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China slams US gunboat diplomacy as trade talks begin

CHINA protested at Washington’s gunboat diplomacy today after a US warship entered Chinese-claimed waters just as trade talks were beginning in Beijing.

The People’s Liberation Army Air Force was scrambled and naval vessels were dispatched to identify the ship. It was discovered to be the USS Campbell destroyer and was warned to leave the area.

Foreign Ministry spokesman Lu Kang said China would continue to make an effort to solve trade disagreements with the US envoys.

“To properly resolve existing issues of all kinds between China and the US is good for the two countries and the world,” he said.

“Both sides have a responsibility to create a good atmosphere to this end.” He called on the US to call “an immediate halt to such provocative actions.”

The US warship was in waters claimed by China but this is disputed by a number of Asian nations. The Chinese government has built a series of artificial islands in the South China Sea to secure trade routes for essential imports such as oil, which Beijing fears could be quickly cut off by the US in the event of a confrontation because of the large US military presence in east Asia.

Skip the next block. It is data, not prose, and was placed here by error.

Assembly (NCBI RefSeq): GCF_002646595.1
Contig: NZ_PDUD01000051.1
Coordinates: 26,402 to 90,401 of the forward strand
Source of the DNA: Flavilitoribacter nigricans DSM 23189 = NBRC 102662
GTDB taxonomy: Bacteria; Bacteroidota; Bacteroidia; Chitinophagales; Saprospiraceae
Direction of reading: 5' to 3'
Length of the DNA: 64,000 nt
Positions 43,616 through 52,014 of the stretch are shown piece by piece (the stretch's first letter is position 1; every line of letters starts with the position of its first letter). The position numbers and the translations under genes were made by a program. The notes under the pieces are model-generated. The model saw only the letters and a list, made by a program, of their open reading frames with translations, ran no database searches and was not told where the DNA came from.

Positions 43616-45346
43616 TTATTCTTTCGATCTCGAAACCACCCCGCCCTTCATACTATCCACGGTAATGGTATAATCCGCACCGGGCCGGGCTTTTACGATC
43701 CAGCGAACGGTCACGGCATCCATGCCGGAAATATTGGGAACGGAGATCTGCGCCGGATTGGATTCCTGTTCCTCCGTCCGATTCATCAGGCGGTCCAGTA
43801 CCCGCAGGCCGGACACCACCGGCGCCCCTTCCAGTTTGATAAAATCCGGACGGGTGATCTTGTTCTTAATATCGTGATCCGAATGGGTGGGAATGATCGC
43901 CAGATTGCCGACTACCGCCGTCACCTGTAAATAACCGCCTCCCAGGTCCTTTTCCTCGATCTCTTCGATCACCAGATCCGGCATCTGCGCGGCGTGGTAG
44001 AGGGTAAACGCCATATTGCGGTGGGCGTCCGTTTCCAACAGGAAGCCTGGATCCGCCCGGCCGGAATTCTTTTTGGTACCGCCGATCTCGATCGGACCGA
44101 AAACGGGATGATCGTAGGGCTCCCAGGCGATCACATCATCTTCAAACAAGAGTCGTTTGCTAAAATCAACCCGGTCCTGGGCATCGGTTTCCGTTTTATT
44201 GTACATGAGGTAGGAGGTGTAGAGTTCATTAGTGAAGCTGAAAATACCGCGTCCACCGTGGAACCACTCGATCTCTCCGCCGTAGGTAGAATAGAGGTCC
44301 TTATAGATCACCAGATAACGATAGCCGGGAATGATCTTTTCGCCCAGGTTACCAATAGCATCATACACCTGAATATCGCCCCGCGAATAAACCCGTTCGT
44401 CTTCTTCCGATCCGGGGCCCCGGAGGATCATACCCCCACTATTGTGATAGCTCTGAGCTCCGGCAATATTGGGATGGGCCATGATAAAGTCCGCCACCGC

The US stations tens of thousands of soldiers in South Korea and Japan, while its navy regularly patrols the Chinese coastline.

A US mission headed by trade representative Jeffrey D Gerrish is engaging in talks aimed at defusing the trade war sparked by US President Donald Trump, who has slapped 25 per cent tariffs on hundreds of billions of dollars’ worth of Chinese imports.

The US is pressing China to abandon its Made in China 2025 initiative, a plan to create state-led “global leader” companies in new technologies.

Washington says the plan violates free market rules established by the World Trade Organisation (WTO). The US also opposes China’s policy of requiring foreign firms to share expertise in return for market access.

The EU has also filed a WTO complaint against China on the grounds that it regulates economic activity in a way which restricts foreign companies’ abilities to make profits there.

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